Posted by Oliver Hanmer, director of supervision at the Bar Standards Board
At the beginning of the year we launched a whole new strategy for supervising chambers – based on identifying existing risks in the way in which chambers run their businesses and responding proportionately. In my many years at the Bar Standards Board (BSB), this is a different way of doing things, done by a fresh team.
This new approach is a key pillar as we continue to construct a new, targeted and preventative approach to regulation, and become an ever more modern and efficient regulator. We wanted to help to foster a more constructive relationship between the BSB and those who we regulate. In turn the new approach will help better protect the interests of clients by preventing potential risks within chambers snowballing into real problems.
In practice, this means targeting more of our resources at those chambers and individuals that require more attention. To help us do this, in April 2014 all chambers had to complete an impact audit survey, which measured the potential impact of various risks, should they materialise at a chambers.
For example, the impact of poor complaints-handling processes would be worse at a chambers with a large base of vulnerable lay clients than at a chambers with a small base of corporate clients. Depending on their answers to this survey, chambers were grouped into three impact categories: low, medium and high.
After this, we issued in July 2014 a ‘supervision return’ form to high-impact chambers (and will do so in January 2015 for those in the medium category), giving them an opportunity to explain how effectively potential risks are being managed. The returns help us to assess the likelihood of these risks actually materialising and to establish the level of supervision chambers might need.
Chambers that seem to manage risks effectively – categorised as low risk – will be largely left to get on with it and receive relatively little supervision attention. This leaves us free to work more closely with those chambers that appear to manage risk less effectively to address these issues without needing to resort to enforcement action.
Risk profiles of chambers will be revisited as a result of ongoing supervision or should information arise that suggests the profile should be raised or lowered.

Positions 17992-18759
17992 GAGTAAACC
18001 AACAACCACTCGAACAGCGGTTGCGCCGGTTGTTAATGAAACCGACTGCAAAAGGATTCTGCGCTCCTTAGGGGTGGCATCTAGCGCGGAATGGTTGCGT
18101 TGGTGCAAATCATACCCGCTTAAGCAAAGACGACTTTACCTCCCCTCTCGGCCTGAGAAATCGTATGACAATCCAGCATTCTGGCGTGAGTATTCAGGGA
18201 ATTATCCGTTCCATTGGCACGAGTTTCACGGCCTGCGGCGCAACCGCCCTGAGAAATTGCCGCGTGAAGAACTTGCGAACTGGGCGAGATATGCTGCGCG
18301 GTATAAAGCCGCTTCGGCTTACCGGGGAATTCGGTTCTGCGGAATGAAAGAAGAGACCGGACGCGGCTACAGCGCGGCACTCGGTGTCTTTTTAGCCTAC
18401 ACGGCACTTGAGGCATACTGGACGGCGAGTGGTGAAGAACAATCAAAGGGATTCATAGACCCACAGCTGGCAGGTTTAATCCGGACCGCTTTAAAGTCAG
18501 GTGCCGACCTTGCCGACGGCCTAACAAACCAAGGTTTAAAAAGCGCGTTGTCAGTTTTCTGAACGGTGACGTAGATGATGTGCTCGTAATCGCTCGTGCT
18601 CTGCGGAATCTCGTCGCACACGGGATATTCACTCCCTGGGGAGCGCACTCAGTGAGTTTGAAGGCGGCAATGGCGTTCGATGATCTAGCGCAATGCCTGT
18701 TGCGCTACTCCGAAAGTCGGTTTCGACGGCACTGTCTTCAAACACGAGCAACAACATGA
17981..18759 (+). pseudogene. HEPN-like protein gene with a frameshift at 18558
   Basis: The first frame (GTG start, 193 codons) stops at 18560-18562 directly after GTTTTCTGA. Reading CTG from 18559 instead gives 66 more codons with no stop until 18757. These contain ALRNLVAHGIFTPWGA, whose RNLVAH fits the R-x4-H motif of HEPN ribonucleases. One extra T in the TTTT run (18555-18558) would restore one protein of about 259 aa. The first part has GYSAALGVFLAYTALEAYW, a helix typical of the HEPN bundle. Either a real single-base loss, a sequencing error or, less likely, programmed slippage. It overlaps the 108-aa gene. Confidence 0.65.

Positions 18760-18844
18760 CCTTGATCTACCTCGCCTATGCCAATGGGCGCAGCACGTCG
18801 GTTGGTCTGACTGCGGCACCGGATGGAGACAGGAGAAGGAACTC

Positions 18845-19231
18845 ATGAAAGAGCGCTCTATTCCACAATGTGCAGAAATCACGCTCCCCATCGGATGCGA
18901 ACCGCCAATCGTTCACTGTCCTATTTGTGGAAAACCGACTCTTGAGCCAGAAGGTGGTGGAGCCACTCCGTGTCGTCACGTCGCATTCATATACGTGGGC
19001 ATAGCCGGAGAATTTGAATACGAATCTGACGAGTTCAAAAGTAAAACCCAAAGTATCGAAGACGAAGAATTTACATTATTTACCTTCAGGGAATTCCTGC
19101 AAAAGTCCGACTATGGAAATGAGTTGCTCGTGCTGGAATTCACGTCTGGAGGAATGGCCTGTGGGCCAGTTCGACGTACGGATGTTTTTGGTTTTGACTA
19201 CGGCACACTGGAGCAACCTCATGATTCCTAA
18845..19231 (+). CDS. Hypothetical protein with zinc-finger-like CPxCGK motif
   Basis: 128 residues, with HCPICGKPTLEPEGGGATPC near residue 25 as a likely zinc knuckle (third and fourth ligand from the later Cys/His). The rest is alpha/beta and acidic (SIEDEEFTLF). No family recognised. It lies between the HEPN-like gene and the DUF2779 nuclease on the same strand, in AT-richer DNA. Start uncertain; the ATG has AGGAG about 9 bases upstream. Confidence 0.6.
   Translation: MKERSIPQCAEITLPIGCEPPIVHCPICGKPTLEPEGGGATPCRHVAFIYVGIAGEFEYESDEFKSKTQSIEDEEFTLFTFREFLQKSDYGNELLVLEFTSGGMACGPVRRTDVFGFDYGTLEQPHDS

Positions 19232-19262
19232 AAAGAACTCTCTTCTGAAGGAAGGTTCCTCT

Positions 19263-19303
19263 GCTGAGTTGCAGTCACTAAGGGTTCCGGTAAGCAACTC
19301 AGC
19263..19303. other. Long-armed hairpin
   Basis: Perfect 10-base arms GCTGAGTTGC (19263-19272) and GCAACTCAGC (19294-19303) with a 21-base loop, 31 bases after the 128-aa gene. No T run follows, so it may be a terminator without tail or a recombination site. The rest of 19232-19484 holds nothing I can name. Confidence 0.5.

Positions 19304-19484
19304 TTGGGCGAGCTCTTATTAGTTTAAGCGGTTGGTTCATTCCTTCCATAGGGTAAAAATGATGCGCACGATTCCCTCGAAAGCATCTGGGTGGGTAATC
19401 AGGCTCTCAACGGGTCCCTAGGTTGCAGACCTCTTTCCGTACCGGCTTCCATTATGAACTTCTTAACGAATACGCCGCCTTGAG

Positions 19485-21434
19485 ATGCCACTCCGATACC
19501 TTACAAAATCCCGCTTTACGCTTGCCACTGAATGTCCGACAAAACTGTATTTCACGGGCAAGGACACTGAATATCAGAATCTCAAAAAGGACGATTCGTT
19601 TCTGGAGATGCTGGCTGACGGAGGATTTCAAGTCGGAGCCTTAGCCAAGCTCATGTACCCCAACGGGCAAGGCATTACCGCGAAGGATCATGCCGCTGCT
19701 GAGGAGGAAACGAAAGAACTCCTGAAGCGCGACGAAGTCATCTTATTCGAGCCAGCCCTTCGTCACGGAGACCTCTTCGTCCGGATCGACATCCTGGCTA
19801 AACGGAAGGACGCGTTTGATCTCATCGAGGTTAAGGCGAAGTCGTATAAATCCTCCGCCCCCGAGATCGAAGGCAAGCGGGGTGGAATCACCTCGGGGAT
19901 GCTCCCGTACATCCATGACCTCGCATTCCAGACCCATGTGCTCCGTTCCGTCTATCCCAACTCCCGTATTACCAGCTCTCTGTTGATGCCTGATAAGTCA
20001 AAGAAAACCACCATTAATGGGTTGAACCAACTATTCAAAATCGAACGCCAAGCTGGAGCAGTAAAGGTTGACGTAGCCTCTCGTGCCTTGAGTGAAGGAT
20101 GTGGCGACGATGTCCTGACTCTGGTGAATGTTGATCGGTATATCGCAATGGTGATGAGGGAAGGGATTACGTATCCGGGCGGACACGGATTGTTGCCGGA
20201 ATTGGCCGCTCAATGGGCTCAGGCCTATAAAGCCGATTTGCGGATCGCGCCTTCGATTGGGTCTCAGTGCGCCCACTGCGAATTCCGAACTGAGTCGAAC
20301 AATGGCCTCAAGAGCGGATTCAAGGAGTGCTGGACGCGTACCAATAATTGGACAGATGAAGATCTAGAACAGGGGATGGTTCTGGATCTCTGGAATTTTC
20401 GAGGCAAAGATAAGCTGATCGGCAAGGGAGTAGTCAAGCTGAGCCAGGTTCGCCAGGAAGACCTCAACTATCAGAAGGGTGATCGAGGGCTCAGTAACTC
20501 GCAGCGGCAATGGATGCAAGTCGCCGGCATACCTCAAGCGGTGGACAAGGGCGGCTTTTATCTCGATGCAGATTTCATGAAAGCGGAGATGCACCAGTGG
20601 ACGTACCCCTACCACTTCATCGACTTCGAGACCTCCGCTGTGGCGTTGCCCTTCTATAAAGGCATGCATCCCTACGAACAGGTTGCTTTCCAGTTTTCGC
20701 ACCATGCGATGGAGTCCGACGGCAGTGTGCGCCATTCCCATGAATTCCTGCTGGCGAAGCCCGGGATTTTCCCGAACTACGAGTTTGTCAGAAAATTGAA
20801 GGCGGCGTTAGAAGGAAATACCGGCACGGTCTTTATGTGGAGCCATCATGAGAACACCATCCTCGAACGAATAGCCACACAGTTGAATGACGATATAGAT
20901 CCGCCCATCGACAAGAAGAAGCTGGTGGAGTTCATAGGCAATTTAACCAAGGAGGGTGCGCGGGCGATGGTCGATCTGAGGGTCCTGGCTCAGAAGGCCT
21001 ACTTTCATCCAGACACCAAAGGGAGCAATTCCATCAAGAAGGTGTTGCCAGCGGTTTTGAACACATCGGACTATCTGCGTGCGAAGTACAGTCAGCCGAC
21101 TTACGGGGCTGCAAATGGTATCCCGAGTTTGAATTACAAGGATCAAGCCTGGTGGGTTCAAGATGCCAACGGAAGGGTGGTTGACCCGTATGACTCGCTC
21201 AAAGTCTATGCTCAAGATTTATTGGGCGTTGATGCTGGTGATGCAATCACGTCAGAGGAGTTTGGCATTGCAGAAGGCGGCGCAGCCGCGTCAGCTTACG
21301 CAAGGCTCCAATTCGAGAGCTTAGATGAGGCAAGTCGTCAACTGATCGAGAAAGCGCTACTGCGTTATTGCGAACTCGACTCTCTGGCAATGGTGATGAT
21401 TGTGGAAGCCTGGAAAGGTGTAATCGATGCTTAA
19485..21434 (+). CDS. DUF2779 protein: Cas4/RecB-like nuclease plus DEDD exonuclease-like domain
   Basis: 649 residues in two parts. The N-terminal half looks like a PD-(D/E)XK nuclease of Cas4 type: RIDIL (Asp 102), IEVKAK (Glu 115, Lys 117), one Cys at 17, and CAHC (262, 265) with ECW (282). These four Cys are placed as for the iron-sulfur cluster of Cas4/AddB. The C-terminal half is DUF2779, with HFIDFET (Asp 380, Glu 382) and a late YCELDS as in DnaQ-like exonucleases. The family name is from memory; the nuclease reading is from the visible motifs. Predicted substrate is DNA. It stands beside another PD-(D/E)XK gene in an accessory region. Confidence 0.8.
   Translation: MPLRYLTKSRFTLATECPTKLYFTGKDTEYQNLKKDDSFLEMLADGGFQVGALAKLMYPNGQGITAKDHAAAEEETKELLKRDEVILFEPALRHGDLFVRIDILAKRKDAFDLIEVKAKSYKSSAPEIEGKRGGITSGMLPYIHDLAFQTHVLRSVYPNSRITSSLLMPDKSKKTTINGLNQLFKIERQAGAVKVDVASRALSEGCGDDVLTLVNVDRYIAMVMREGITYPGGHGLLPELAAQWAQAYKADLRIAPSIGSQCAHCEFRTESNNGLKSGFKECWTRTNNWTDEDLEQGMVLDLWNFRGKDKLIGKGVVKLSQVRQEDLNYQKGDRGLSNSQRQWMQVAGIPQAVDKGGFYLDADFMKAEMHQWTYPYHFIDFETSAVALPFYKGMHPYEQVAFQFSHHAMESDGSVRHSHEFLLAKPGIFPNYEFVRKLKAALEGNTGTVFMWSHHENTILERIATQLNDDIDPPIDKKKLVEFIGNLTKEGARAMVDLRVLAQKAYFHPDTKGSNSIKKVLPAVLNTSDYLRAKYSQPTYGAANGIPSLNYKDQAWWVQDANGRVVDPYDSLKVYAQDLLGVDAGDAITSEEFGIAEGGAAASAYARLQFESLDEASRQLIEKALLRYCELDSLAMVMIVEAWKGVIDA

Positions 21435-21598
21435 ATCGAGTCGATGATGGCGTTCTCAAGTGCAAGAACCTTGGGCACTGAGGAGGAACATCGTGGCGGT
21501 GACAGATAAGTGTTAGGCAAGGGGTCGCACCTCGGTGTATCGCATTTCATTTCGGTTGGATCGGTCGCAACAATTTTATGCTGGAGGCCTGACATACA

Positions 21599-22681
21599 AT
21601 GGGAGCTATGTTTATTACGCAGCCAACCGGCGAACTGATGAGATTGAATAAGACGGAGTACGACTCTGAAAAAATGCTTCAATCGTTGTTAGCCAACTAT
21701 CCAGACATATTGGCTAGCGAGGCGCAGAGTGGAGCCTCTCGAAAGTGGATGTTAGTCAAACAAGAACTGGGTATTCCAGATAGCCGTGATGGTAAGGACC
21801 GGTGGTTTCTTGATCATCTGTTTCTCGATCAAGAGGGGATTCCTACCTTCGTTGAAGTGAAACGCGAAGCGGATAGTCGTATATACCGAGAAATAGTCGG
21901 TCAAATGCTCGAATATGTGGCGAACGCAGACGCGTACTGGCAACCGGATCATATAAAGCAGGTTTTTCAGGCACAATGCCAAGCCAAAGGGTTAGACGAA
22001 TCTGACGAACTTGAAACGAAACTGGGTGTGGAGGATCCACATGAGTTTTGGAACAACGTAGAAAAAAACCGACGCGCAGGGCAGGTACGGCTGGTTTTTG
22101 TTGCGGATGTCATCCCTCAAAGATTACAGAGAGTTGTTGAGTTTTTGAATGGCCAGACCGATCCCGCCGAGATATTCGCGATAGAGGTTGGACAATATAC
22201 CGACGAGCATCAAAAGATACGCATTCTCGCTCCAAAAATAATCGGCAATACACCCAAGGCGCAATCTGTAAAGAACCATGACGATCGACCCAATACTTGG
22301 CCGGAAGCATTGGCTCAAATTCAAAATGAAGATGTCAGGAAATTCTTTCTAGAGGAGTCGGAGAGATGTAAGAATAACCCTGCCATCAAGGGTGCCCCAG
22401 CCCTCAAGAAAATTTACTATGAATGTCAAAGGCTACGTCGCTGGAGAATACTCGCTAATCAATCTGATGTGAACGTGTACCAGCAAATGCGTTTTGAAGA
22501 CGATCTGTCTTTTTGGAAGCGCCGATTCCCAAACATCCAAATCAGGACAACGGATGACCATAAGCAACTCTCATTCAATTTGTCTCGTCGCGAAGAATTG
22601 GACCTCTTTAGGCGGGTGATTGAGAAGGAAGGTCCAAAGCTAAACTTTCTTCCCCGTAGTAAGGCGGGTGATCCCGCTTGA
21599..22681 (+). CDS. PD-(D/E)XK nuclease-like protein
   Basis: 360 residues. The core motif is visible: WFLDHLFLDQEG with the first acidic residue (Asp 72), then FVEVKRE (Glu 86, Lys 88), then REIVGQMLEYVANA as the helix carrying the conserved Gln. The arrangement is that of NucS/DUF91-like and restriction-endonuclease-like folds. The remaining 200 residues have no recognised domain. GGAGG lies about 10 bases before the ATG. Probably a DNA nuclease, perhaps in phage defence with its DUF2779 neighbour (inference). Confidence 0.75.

My team will use the risk-based information from the impact audit, the supervision return and other sources to select and prioritise a list of chambers for supervisory action, including visits.
Before this could be rolled out, a sample of chambers was selected for pilot visits to test the programme. We have now published the findings of these visits and I am pleased to say that the results have been most positive.
Thirteen chambers were visited during the pilot. Six were selected on the basis of risk-based referrals from our professional conduct department; seven were selected randomly. Chambers received the visits positively and their staff appeared to appreciate a more constructive relationship with the regulator, working collaboratively to help improve chambers’ management of risk and compliance with regulatory requirements.
Some chambers told us they appreciated being able to have an open conversation about the issues that all chambers face these days. Others seemed pleasantly surprised when they realised that the aim of the visit was to help chambers improve their policies, procedures, and controls – and not to actively seek out potential breaches of the rules.
Said one: “I hadn’t fully grasped that the intention of the visit was to assist and help chambers. I thought it was to check what we might be doing wrong. However… it quickly became apparent that the BSB are offering assistance, guidance, and help.”
Anyone who is interested in the visits – how they worked, the sorts of actions that they raised, and what happened next – should read our report, available on our website.
For me, the visits have been a great success; they have enabled us to gather useful information about the various systems and structures that chambers employ to run their business. What has been very encouraging is that my team has seen very tangible improvements in the way in which chambers manage risk and deliver services.
I believe these visits could aid the spread of good practices, like more transparent complaints processes, across the profession.
We fully intend to continue to visit chambers. These visits will be informed by risk-based information gathered through the impact audit, supervision returns and other sources. The advantage of visits resulting from initial risk assessments is that the visit can be tailored to help address the particular concerns relevant to that chambers – before these concerns spiral into less manageable problems.
Moreover, underlying these visits is a new approach to regulation – one that is more bespoke, more preventative, and more in the best interests of the chambers, the regulator, and the client. I think we can all agree that is a good thing.